Haha, cause ANY background check on most "popular" musicians would be problematic!Henley's speaking on behalf of many in the music business, I imagine he could be considered a spokesperson, due to his high profile position as one of the founding members of the Eagles. I suppose the powers that be didn't perform a background check on him for this role, much to the dismay of some?
Interesting, Houndog, I didn't consider that 34-year-old Don Henley may have somehow been outwitted and ensnared by a high school sophomore.I don’t anything about the 16 year old incident , but I do know a few freinds that have been lied to by young girls about their true age .
So I will withhold any judgment there .
Well ..... Holland Dozier Holland, Carole King, Steely Dan,....not touring noTshirts ....still made a living.Just like now, bands lived on touring and selling merchandise.
I’m not defending the streaming services or the music industry in general- but lets not pretend the industry was any different in the physical medium era. Performers were always treated unfairly.
i’m not arguing that change is bad.Well ..... Holland Dozier Holland, Carole King, Steely Dan,....not touring noTshirts ....still made a living.
Just because performers have always been treated unfairly doesn't mean complacence is a norm and there cannot be change.
Yes I actually agree with all that you said. Mine was a devils advocate counterpoint.i’m not arguing that change is bad.
The point I’m trying to make is things weren’t better in the old days and a lot of people seemed to think in 1975 the music industry was fair. It wasn’t.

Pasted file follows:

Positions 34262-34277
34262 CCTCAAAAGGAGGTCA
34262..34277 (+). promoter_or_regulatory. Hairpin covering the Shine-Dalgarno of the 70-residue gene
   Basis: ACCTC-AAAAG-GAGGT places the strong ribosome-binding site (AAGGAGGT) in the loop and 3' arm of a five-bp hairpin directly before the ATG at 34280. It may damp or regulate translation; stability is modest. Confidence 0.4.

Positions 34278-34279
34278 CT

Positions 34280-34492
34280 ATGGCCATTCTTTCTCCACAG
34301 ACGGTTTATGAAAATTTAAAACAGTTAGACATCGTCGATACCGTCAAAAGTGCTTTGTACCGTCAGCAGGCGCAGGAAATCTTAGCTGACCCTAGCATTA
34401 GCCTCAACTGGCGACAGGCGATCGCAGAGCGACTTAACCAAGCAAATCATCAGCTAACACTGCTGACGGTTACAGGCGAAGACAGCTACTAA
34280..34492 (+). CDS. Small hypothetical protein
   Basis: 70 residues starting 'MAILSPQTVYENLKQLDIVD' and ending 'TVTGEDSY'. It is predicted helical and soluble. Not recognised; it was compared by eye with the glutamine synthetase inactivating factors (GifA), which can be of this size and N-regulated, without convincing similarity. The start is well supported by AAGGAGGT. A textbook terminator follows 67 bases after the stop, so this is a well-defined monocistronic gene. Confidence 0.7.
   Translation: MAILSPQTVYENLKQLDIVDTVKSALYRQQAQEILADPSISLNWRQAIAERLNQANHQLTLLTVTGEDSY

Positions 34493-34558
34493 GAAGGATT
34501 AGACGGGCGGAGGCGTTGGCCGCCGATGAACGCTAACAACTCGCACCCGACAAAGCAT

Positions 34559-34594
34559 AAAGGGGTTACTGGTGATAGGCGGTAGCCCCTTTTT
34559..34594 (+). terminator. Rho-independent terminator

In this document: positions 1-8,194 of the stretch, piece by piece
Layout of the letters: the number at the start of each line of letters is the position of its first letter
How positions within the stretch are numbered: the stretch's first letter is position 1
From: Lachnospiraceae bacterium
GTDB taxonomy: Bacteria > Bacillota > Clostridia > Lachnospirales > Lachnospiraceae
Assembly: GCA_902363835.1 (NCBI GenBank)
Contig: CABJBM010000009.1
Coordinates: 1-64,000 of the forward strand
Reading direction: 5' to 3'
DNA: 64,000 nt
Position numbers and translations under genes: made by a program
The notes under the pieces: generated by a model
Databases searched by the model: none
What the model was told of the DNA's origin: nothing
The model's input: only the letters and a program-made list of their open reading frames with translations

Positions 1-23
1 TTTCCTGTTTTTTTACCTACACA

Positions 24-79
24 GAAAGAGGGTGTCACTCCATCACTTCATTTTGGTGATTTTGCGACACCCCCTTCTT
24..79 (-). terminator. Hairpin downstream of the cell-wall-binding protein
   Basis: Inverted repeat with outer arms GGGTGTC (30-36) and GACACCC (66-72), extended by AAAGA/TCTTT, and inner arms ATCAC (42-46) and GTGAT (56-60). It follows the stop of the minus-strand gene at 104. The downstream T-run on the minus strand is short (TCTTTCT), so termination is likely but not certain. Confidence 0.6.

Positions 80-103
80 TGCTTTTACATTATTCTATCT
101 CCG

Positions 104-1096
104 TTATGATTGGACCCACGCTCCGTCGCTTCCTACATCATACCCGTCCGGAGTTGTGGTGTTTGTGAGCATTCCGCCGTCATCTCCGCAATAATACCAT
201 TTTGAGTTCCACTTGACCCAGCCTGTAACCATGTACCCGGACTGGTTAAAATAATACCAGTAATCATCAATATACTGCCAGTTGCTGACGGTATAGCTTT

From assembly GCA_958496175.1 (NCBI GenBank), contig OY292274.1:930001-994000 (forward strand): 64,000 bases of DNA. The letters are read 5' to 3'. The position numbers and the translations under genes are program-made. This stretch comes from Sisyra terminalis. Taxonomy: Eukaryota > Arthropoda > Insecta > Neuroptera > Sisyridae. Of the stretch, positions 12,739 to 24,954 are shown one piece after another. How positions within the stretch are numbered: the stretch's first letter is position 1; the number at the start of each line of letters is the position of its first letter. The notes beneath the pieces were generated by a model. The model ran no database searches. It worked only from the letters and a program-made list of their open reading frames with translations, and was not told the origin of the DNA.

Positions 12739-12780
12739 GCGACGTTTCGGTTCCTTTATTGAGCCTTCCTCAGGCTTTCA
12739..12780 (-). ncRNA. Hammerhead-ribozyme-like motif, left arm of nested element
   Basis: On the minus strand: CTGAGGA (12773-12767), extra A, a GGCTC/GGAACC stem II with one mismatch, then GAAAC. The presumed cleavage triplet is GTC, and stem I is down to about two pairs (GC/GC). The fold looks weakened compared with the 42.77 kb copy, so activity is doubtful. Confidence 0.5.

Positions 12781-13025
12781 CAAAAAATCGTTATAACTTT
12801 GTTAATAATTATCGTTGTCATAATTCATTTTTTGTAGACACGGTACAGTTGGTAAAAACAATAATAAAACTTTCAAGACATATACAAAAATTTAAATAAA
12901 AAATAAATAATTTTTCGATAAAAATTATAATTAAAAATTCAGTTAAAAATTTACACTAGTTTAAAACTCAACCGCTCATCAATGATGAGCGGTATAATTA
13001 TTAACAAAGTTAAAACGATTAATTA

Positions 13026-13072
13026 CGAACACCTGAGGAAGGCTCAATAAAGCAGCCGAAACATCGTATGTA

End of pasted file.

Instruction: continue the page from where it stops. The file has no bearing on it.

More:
Read this...I’m not defending the streaming services or the music industry in general- but lets not pretend the industry was any different in the physical medium era. Performers were always treated unfairly.
Many in the digital music industry rightfully condemn the past exploitation of artists by record labels. But at the same time they seem to be doing the same thing. Trying to bully artists into giving up their rights so that companies like YouTube can make money is the same thing.
With exploitative record contracts The Old Boss tried to take your songs a dozen at a time and pay you pennies. The New Boss wants to take ALL of your songs, past present and future and pay you nothing.
No desire to start an argument...but...My enmity for Don "No Contest" Henley is eclipsed only to a slight degree by how much Shilohjim hates Dawes' father, but in the spirit of public service I thought I'd share his thoughts on preserving his frighteningly large wealth. I hear his testimony in Congress landed with the dull thud that's his signature.
From the Associated Press:
WASHINGTON (AP) — Eagles songwriter Don Henley urged Congress on Tuesday to “Take It to the Limit” to protect artists against online pirating, wading into a copyright fight pitting Hollywood and the recording industry against big tech platforms like Google’s YouTube.